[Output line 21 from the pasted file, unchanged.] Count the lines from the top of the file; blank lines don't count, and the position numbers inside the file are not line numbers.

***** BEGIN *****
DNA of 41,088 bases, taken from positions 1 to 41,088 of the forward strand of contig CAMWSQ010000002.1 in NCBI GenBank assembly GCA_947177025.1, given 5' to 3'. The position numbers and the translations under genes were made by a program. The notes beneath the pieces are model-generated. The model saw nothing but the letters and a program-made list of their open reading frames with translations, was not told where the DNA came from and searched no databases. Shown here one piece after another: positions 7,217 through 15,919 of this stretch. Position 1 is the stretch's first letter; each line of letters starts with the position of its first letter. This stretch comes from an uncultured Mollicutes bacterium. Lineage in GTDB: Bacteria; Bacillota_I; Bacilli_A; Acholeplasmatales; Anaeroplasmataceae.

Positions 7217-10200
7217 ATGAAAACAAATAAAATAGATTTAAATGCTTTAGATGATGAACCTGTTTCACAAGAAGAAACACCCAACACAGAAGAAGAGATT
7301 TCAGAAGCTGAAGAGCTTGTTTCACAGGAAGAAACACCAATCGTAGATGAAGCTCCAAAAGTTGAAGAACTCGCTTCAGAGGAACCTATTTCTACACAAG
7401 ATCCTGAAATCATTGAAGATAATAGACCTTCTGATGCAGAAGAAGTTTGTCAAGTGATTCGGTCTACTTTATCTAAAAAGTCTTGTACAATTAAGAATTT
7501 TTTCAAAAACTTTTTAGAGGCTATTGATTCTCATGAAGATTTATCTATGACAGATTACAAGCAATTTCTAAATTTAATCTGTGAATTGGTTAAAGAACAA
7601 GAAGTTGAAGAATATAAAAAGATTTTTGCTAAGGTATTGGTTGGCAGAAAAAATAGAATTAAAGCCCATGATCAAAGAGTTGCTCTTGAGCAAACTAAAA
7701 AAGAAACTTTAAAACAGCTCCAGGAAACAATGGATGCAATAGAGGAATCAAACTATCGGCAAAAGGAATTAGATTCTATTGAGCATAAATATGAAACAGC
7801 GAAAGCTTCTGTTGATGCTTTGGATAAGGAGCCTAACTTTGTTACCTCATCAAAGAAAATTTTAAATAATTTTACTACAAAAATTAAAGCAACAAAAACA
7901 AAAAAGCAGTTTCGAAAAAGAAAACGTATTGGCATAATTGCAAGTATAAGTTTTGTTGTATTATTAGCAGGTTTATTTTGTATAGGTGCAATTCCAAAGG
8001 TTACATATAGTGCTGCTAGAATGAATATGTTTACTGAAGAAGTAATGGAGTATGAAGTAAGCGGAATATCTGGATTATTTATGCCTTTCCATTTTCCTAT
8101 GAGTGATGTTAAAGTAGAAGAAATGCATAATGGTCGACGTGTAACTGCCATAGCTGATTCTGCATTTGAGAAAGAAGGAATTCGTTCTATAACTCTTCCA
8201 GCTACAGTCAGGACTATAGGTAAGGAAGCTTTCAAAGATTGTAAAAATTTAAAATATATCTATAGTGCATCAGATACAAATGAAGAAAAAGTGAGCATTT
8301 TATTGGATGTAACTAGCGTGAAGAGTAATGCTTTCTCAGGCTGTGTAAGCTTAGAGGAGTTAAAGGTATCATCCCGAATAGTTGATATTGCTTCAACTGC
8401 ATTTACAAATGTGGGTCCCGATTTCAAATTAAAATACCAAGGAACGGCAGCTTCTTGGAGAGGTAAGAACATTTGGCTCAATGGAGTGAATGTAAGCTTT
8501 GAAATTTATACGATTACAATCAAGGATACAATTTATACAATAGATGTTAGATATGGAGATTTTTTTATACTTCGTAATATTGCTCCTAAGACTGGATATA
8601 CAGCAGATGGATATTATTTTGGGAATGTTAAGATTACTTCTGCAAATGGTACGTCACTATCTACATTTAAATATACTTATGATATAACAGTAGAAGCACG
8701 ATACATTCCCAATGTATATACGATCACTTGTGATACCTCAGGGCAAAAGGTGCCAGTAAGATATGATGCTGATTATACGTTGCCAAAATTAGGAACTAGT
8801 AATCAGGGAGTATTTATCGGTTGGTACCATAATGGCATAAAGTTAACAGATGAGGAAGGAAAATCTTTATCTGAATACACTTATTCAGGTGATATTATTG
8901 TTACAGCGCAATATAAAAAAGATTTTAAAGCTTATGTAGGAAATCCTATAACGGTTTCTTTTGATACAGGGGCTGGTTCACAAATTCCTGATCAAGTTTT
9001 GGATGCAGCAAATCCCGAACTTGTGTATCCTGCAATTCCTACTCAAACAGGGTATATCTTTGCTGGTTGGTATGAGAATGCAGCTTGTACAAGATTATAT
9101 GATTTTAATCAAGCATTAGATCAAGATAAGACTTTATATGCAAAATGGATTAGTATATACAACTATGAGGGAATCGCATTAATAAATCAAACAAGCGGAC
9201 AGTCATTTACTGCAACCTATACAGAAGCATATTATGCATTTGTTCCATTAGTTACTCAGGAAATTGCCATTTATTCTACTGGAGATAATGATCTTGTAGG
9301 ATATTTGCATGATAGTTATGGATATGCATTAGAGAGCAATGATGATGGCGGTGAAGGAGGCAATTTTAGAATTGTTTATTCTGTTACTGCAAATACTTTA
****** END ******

9001 GGATGCAGCAAATCCCGAACTTGTGTATCCTGCAATTCCTACTCAAACAGGGTATATCTTTGCTGGTTGGTATGAGAATGCAGCTTGTACAAGATTATAT